ACLU comments on Virginia lethal injections compromise


aclu virginiaACLU of Virginia Executive Director Claire Guthrie Gastañaga commented on the compromise from legislators to Gov. Terry McAuliffe’s amendments to the electric chair bill.

“After initially voting to reject Governor McAuliffe’s amendments to the electric chair bill, House Bill 815, on reconsideration the House and then the Senate failed the public interest today by agreeing to impose a veil of secrecy on executions in Virginia.

“The governor’s amendments will keep secret the manufacturers of drugs used to kill Virginia’s death row inmates by lethal injection, as well as the chemical nature of those drugs. Virginia’s death penalty laws already promote an outdated and unjust practice that more than a third of states already have abandoned. Injecting secrecy into the process will authorize Virginia to use new, untested, unregulated, undisclosed drugs on human beings against their will.

“This misplaced legislative struggle over the death penalty may now be behind us with an unfortunate result and likely lengthy litigation, but we must ensure that this conversation is not over. It is time for the Commonwealth to engage in a long-overdue discussion of whether Virginia should join the 18 states that have made the ultimate humane choice to discontinue the death penalty entirely.”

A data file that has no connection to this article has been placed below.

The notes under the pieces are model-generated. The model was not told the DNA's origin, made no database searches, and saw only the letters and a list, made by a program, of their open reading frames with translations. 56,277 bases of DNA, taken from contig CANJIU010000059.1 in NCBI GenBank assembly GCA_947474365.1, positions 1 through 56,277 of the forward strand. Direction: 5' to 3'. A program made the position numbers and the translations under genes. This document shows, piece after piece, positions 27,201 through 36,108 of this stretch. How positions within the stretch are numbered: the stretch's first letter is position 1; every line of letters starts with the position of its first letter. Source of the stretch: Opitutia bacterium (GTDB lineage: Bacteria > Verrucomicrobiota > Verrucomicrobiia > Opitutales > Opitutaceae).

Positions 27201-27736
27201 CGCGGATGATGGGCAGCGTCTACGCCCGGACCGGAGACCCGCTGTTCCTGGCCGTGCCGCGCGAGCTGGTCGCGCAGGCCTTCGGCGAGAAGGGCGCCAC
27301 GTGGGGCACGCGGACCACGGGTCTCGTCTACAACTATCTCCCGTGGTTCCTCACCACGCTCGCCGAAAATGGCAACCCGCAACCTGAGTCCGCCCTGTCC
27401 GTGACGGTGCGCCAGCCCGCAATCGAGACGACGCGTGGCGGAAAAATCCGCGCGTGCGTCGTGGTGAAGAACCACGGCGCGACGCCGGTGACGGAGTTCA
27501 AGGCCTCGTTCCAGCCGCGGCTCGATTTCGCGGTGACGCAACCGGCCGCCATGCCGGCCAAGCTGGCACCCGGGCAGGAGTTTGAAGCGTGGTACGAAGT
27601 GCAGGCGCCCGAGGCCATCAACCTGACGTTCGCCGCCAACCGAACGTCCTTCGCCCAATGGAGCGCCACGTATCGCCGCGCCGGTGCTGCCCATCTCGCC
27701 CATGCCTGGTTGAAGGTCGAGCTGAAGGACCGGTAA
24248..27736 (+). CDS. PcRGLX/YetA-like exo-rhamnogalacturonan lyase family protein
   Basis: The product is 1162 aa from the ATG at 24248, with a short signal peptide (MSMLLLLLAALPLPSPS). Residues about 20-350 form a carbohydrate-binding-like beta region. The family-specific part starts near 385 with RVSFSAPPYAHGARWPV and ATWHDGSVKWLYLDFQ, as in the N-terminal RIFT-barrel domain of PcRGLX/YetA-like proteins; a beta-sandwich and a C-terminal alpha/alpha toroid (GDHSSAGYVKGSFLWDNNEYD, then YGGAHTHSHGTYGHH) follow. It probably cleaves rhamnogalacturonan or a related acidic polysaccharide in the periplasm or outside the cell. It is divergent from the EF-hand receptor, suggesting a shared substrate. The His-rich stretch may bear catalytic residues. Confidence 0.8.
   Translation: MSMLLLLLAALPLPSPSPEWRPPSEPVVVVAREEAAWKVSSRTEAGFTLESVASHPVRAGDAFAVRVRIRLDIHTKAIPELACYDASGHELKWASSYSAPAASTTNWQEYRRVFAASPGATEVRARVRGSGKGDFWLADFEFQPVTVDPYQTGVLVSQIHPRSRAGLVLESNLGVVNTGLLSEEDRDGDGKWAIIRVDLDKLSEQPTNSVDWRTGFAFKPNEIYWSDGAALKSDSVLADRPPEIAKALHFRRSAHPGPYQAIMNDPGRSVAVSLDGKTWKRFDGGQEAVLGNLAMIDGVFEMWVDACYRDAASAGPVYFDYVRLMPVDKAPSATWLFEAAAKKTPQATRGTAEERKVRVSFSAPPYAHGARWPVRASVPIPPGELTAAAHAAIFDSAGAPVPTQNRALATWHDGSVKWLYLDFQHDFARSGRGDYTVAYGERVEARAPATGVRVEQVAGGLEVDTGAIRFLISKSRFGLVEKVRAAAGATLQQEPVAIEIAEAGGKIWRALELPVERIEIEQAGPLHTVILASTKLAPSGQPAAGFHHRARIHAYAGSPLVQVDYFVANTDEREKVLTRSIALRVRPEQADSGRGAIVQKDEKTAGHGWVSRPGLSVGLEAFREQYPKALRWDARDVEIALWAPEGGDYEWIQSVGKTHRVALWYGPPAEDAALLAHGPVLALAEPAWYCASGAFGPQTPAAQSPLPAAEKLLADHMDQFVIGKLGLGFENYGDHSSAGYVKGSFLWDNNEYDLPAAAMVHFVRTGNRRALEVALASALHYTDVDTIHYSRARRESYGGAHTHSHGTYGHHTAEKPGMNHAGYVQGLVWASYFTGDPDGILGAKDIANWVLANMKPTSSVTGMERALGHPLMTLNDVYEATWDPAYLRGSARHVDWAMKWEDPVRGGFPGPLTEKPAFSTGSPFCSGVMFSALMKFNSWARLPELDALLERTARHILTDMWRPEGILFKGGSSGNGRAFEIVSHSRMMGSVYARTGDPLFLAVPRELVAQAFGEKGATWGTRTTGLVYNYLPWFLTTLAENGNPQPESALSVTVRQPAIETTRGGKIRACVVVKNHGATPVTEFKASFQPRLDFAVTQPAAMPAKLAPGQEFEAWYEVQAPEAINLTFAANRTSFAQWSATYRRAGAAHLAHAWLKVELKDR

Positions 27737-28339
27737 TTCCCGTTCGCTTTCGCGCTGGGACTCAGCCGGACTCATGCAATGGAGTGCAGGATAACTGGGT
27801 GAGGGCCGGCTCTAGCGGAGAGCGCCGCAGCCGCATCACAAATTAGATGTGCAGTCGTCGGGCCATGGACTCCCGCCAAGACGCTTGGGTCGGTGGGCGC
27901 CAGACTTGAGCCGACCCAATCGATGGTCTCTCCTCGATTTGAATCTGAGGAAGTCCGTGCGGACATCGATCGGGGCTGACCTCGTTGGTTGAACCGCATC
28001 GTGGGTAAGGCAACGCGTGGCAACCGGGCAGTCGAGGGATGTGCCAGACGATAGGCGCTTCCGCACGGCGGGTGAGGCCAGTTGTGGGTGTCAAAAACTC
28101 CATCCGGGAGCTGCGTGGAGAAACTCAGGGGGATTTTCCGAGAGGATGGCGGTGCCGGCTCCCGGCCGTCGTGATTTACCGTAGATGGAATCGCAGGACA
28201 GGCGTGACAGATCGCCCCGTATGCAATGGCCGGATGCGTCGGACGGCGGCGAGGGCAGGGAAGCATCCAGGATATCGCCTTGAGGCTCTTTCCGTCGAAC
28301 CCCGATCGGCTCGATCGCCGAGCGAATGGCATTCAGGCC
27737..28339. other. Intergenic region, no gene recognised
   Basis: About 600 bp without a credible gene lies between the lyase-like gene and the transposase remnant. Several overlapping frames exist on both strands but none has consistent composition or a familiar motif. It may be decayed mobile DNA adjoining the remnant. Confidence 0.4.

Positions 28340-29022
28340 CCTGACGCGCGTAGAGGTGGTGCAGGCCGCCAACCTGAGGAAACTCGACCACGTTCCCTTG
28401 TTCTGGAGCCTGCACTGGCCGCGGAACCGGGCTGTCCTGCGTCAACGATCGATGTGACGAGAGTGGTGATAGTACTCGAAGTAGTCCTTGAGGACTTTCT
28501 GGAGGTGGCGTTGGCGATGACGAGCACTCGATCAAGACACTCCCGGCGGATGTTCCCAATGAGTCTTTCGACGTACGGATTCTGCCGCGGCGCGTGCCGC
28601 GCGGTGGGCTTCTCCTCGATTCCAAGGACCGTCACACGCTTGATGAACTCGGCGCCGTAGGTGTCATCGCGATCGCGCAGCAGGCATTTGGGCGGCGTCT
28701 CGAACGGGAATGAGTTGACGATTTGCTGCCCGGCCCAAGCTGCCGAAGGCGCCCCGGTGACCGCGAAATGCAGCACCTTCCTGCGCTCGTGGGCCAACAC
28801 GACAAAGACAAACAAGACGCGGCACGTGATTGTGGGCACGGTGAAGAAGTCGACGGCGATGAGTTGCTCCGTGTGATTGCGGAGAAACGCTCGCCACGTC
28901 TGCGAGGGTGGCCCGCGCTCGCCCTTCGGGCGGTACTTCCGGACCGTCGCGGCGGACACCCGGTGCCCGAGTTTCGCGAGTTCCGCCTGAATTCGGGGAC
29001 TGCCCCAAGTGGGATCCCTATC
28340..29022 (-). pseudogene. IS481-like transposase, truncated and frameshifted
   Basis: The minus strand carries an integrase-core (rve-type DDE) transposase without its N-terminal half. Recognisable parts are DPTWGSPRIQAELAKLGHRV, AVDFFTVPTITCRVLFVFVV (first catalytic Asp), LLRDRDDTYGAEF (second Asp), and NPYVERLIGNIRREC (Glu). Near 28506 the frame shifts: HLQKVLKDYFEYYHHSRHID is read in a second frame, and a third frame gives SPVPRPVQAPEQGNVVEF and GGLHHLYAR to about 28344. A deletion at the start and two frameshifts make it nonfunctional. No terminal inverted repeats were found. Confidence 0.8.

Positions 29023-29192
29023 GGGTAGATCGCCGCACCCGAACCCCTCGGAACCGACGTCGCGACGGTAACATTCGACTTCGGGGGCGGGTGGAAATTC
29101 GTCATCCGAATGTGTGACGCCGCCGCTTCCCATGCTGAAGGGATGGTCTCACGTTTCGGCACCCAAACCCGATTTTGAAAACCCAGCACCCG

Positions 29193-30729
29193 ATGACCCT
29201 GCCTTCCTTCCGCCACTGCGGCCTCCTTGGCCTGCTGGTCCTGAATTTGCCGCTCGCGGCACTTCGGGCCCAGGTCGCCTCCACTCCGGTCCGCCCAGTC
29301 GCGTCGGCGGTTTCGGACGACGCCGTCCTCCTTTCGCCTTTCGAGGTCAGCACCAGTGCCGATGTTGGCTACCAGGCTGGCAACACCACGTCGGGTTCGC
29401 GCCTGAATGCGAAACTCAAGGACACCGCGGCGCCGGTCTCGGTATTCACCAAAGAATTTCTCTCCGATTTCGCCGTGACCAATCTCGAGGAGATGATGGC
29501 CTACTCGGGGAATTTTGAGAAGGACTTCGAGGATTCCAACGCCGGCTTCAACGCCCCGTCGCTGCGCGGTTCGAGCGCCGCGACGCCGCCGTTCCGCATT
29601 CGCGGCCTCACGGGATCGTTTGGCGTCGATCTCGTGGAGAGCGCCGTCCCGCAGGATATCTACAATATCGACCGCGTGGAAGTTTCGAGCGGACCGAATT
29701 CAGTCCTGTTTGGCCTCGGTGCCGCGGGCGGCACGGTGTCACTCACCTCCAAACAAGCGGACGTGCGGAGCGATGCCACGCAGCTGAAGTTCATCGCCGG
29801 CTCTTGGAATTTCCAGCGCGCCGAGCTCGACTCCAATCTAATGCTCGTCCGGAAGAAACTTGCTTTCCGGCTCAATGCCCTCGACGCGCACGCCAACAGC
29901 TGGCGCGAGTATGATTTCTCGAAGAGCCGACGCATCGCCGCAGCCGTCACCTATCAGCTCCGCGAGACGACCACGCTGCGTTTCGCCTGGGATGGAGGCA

uva basketball team of destiny

Team of Destiny: Inside UVA Basketball's improbable run

Team of Destiny: Inside Virginia Basketball’s Run to the 2019 National Championship, by Jerry Ratcliffe and Chris Graham, is available for $25.

The book, with additional reporting by Zach Pereles, Scott Ratcliffe and Scott German, will take you from the aftermath of the stunning first-round loss to UMBC in 2018, and how coach Tony Bennett and his team used that loss as the source of strength, through to the ACC regular-season championship, the run to the Final Four, and the thrilling overtime win over Texas Tech to win the 2019 national title, the first in school history.

Subscribe

Augusta Free Press content is available for free, as it has been since 2002, save for a disastrous one-month experiment at putting some content behind a pay wall back in 2009. (We won’t ever try that again. Almost killed us!) That said, it’s free to read, but it still costs us money to produce. The site is updated several times a day, every day, 365 days a year, 366 days on the leap year. (Stuff still happens on Christmas Day, is what we’re saying there.) AFP does well in drawing advertisers, but who couldn’t use an additional source of revenue? From time to time, readers ask us how they can support us, and we usually say, keep reading. Now we’re saying, you can drop us a few bucks, if you’re so inclined.

 


augusta free press
augusta free press
augusta free press news